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Researchers take major step towards creating synthetic embryo-like structures that mimic real human embryos

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Researchers take major step towards creating synthetic embryo-like structures that mimic real human embryos

Researchers have taken a major step towards creating synthetic embryo-like structures that mimic real human embryos with most of the fundamental features of the earliest stages of life.

The latest study, from researchers at the Weizmann Institute in Israel, built on the work of a number of recent experiments using human embryonic stem cells and has created the most complete embryo produced so far.

“This is a landmark study that opens up new avenues for research into human development” said Prof Alfonso Martinez Arias at Pompeu Fabra University in Barcelona, Spain.

The aim of the research is not to create synthetic, or artificial life, but to produce working models that will allow scientists to study crucial stages in human development that are obscured from view as early-stage embryos develop inside the womb.

The research “is a step towards opening a window on the period of human development where many pregnancies fail and which has been really difficult to study up until now,” said Dr James Briscoe at the Francis Crick Institute in London.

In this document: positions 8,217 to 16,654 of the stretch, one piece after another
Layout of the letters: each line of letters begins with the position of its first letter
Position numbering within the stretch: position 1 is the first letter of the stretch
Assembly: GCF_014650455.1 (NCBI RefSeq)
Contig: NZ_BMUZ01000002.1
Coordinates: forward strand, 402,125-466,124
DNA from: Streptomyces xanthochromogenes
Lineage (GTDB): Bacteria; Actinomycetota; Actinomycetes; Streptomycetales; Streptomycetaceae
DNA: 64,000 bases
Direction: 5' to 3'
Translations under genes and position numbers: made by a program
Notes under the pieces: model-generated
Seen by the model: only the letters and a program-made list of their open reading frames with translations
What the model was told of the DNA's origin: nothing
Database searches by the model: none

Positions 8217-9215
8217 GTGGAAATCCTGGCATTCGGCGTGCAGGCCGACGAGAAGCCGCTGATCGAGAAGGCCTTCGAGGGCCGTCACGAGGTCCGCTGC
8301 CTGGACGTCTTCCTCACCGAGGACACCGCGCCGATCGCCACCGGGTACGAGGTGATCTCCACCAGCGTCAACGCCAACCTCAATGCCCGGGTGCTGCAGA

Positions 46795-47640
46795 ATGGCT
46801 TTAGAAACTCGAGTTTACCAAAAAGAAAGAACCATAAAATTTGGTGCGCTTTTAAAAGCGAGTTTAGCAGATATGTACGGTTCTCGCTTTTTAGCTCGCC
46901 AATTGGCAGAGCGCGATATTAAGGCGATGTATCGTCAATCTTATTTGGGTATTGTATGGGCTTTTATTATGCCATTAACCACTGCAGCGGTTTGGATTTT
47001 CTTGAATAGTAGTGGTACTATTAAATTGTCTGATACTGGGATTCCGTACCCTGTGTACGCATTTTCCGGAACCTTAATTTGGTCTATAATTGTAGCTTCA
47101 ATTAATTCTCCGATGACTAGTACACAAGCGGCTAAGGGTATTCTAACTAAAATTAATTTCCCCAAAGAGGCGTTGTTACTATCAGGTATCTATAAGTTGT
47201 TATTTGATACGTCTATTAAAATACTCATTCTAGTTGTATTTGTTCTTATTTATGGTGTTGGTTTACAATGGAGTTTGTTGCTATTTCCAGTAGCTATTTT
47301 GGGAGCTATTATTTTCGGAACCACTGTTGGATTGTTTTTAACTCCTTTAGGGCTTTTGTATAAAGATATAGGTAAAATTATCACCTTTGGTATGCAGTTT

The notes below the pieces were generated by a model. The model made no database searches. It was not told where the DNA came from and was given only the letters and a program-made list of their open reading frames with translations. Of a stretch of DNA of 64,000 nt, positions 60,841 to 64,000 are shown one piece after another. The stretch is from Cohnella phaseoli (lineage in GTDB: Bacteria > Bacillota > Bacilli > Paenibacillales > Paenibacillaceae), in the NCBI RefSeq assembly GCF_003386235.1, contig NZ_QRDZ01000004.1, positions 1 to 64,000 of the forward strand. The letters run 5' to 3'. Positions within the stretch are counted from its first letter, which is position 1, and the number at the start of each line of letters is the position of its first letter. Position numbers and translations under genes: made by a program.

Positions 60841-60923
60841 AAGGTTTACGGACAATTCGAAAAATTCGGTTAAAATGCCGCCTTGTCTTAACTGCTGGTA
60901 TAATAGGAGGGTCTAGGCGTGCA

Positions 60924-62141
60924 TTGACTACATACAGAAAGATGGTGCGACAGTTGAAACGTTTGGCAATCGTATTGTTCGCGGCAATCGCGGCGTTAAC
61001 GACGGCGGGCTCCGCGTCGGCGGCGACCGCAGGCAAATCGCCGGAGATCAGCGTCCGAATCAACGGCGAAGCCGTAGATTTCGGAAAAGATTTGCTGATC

The embryos that gave rise to all of us start with a sperm and an egg.

Here, the researchers use stem cells from donated human embryos which were then “coaxed” using chemical cues to develop into the four basic cell types of the early embryo that give rise to all the tissues and organs of a fully-formed human.

Previous experiments have produced similar embryos but ones that lack the same number of tissue types and levels of organisation found in real embryos.

Crucially, they lacked the “extraembryonic” tissues, like the cells that go on to form the placenta.

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The placenta, and its implantation into the lining of the womb, is a leading cause of failure in pregnancy – and therefore an important area of research.

The synthetic embryos created by the Weizmann team did produce these extra-embryonic cell types.

“The work opens an avenue to study the interaction between embryonic and extraembryonic tissues up to the all-important day 14,” said Prof Arias.

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Day 14 is an important one – both for human development and the ethics of this kind of research.

By 14 days of development all the main tissue types that form the human body plan have formed.

It’s also the date at which laws in most countries give an embryo “rights” and research on human embryos is illegal beyond this point.

But in some countries, including the UK, research on embryos created from stem-cells is not technically illegal beyond this point.

Some researchers believe the ban should apply to synthetic embryos just as it does to natural ones.

Others believe synthetic embryos could be modified, using genetic manipulation for example, to prevent them from ever developing into a fully formed human so that they could one day be used to produce replacement organs or other tissues.

While that discussion is moving forward, the science is still a long way from taking us there.

The vast majority of embryos created using this method fail, and given nobody has tried to take them beyond the current 14-day cut-off, it’s unclear whether they would continue to develop normally.

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